Repost: The Foot

I've had some thoughts about the feet, as a result of a recent workshop, so I thought I would repost this piece from last year about the anatomy of the foot in preparation for a couple of posts to come.

Firm Foundations

The foot is an extremely complex structure of bones, joints, muscles and connective tissue. Imbalances in its functioning can have an impact all the way up the frame, affecting posture, bearing and well-being in everyday life as well as in your yoga practice. Examining the basic elements of that structure will give us some insight into how the foot supports us in stillness and in movement.

The Bones of the Foot

From above

Bones of Foot (top)

Inner foot

Bones of Foot (inside)

Outer foot

Distribution of Weight

The bones of the foot have evolved to support the weight of the body in much the same way that the arch of a bridge supports the entire structure. (1)

Forces acting on the foot

bone support in foot

Forces acting on a bridge keystone

Keystone Action in Bridge

Three Arches

There are three different arch shapes in the foot that contribute to supporting and balancing the weight of the body. The medial arch is the one we generally think of, as in a high or a low arch. There is also a lateral arch, which is much smaller, and a transverse arch across the foot.

Two parts of the foot

The inner foot, ending in the first three toes, makes up the structure of the medial arch. This bears the most weight. The outer foot bears the least weight and acts as balance. (2)

The tripod of the foot

Supporting the Arches

The bony arch structures are supported by thick layers of connective tissue and muscle that descend from the lower leg and wrap around the ankle bones.

Medial arch

The supporting muscles are:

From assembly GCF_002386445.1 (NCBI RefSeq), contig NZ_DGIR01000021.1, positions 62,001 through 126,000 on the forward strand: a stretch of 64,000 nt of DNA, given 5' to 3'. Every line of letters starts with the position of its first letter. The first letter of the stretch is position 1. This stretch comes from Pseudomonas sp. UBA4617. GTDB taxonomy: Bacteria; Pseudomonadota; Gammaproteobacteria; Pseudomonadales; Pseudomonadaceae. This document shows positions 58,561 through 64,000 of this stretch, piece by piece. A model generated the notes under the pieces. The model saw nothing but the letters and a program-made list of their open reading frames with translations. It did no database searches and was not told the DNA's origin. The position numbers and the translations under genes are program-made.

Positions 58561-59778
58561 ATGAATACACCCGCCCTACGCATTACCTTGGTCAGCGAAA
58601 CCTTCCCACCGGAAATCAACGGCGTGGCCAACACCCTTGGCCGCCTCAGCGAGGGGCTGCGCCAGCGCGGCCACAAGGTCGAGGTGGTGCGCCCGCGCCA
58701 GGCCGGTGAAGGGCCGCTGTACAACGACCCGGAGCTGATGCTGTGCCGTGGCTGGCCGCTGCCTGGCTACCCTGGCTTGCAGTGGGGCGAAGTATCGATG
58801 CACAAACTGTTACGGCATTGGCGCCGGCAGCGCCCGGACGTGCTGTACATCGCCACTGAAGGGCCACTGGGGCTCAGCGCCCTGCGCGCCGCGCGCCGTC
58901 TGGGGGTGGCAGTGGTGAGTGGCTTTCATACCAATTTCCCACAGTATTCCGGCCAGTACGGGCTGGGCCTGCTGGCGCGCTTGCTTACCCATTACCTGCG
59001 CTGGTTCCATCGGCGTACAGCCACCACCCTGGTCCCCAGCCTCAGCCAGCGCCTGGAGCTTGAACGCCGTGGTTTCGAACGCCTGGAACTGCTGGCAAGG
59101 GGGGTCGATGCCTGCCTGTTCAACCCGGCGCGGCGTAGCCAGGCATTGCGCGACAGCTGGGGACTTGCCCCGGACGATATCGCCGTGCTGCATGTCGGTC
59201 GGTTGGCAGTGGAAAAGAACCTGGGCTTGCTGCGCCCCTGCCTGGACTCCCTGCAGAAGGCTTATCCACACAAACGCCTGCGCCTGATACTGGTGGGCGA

Abductor hallucis: Supports the talus and calcaneus. Creates the strung bow action of the arch;
    Tibialis posterior: ligament supports talus and navicular;
    Flexor hallucis longus: supports talus and calcaneus;
    Peroneus longus (not shown): wraps under foot from outer leg and attaches to head of 1st metatarsal (big toe mound), assisting strung bow action of arch.

Ligamentous support of the arches

The metatarsal heads and calcaneus are drawn together by the support of ligaments and the tone of muscles to create added lift in the bones of the foot, rebounding the downward pull of gravity up through the ankles and legs.

Lateral arch

The supporting muscles are:

    Peroneus longus: Supports calcaneus and cuboid;
    Peroneus brevis: assists strung bow action of arch;
    Abductor digiti minimi: assists strung bow action of arch.

Transverse arch

The supporting muscles are:

    Adductor hallucis: the transverse head attaches to the metatarsal/phalangeal joints crosswise, drawing them in and creating lift;
    Peroneus longus: ligament crosses from lateral to medial side of foot, attaching underneath to the head of the first metatarsal and drawing the two sides together to create lift;
    Tibialis posterior: attaches to undersides of navicular, cuboid, lateral cuneiform and metatarsals 2-4, creating lift from below.


1. Mabel E. Todd, 1937. "The Thinking Body: A Study of the Balancing Forces of Dynamic Man." Princeton: Princeton Book Company.

2. Ida P. Rolf, 1977. "Rolfing: The Integration of Human Structures." New York: Harper and Row.